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The shadow imagery that is employed in these chapters comes to refer to the past suffering of Dr. Manette, but also how this suffering still casts a shadow on the future of Dr. Manette and, in particular, his son in law and daughter.
The first mention of shadows comes in Chapter 17, which records a conversation one night between Dr. Manette and Lucie after Darnay and Lucie´s engagement has been confirmed. The irony of this conversation is that Dr. Manette talks to Lucy about his suffering for the first time, showing that he has began to put it behind him. Talking of the inevitability of her engagement, Dr. Manette says:
"Or, if it had been no other, I should have been the cause, and then the dark part of my life would have cast its shadow beyond myself, and would have fallen on you."
Ironically of course, we later find out that the precise reason for Dr. Manette´s suffering in the Bastille is of course a shadow that does fall upon Lucie and her husband, because of Dr. Manette´s involvement with the Evremonde family. However, more immediately, the shadow comes to fall on Dr. Manette again when Darnay and Lucie leave for their honeymoon in the following chapter. We are told that after a private conference with Darnay, he emerges changed:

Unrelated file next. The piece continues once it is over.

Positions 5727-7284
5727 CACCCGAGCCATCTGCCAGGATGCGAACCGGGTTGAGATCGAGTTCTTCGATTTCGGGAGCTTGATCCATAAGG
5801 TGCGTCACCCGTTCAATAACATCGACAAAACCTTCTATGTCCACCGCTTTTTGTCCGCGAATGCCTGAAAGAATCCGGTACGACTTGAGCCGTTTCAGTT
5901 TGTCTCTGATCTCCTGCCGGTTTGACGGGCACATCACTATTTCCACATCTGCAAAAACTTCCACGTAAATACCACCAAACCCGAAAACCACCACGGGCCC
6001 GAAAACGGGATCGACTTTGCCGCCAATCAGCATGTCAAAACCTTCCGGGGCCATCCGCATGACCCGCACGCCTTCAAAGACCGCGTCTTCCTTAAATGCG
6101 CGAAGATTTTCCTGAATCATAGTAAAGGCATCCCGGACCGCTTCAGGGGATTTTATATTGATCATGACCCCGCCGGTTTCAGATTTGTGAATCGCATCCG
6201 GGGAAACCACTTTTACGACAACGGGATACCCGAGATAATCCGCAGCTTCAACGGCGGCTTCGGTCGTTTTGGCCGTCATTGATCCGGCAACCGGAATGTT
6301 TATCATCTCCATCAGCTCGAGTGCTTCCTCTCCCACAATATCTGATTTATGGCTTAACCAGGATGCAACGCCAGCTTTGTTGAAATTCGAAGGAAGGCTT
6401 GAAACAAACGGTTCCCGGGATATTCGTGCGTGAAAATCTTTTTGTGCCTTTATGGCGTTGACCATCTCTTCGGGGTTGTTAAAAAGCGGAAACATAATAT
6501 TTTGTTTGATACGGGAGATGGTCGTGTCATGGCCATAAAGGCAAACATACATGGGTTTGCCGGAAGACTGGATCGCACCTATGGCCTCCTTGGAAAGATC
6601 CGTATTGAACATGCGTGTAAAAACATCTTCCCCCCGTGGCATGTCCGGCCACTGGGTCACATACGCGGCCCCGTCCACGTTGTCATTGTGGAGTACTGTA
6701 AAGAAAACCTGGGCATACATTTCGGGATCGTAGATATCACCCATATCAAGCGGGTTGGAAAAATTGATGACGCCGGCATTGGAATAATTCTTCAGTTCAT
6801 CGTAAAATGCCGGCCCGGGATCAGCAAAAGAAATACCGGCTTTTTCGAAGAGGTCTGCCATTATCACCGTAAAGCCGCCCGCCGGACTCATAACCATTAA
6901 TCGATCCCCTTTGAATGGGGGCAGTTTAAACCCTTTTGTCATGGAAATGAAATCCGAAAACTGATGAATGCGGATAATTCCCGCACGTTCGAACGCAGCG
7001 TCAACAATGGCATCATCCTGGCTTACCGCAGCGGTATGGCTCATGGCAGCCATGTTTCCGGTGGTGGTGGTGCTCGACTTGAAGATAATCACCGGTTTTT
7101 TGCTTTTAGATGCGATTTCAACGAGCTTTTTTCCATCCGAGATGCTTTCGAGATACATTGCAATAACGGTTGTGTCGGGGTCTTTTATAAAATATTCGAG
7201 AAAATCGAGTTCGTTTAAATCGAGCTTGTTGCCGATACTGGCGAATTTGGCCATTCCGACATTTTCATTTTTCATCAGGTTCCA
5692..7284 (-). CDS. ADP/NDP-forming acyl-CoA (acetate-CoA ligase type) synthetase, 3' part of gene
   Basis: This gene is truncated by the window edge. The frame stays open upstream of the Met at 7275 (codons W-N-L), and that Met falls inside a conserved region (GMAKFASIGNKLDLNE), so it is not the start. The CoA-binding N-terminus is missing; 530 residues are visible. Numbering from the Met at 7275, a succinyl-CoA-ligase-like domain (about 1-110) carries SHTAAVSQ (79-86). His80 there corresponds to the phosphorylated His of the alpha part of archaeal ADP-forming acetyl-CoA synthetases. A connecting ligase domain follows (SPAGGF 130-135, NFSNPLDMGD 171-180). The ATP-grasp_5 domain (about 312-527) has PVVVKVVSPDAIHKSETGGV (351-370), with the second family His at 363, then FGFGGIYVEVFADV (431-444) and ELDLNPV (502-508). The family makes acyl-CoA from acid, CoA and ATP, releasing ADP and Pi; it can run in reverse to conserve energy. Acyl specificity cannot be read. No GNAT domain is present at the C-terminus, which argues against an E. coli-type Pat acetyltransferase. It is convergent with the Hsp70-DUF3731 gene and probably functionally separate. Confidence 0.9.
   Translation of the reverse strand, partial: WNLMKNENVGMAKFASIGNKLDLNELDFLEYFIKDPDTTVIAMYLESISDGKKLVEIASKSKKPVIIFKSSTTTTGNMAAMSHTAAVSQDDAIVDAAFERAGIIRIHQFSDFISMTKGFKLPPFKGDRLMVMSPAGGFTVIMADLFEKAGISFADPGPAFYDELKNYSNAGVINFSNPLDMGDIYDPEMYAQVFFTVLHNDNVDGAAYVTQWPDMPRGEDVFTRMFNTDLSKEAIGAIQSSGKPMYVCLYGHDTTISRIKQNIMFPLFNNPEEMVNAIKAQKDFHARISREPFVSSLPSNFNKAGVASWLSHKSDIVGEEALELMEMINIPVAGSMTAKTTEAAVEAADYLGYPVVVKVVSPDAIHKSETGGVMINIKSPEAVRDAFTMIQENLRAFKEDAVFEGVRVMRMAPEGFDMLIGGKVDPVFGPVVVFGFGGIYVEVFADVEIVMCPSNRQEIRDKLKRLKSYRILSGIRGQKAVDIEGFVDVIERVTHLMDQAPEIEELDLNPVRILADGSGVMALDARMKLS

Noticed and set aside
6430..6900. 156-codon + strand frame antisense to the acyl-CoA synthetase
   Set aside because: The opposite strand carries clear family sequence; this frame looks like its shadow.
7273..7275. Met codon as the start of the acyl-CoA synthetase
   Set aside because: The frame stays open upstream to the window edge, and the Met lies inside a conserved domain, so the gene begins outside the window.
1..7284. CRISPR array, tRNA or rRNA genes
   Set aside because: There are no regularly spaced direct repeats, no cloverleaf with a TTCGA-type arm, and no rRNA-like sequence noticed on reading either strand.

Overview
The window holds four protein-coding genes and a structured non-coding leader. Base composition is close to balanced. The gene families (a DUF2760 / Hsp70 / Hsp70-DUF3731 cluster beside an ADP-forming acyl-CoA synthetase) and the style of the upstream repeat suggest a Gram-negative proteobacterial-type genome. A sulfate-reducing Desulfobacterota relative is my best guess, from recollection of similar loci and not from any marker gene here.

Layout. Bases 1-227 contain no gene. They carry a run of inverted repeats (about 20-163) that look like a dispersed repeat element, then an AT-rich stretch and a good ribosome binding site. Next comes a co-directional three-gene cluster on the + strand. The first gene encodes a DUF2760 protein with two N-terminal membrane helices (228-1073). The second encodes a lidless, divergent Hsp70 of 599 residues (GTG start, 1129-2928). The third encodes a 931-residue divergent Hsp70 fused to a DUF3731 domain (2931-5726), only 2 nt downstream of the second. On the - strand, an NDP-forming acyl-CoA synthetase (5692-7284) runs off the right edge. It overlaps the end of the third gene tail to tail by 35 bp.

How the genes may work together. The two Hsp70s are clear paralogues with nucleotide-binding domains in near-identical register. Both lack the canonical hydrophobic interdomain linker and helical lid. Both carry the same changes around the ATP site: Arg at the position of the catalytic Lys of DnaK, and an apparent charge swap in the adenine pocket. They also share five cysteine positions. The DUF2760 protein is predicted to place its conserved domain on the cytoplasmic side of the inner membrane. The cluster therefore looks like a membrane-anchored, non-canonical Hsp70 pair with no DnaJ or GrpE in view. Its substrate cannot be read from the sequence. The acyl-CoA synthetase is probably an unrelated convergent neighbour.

He was so deadly pale - which had not been the case when they went in together - that no vestige of colour was to be seen in his face. But, in the composure of his manner he was unaltered, except that to the shrewd glance of Mr. Lorry it disclosed some shadowy indication that the old air of avoidance and dread had lately passed over him, like a cold wind.
Dr. Manette´s "relapse" in this Chapter does not bode well for the future of his daughter´s marriage, and is used to foreshadow the imprisonment and potential threat against Charles Darnay that "shadows" him. Thus the shadow imagery is used to foreshadow future disaster and threats. Although Dr. Manette has tried to put his past suffering behind him, the reasons behind that suffering, and in particular the relationship and responsibility of the Evremonde family of that suffering, means that his experience of imprisonment continue to dog both him and his daughter and son-in-law.
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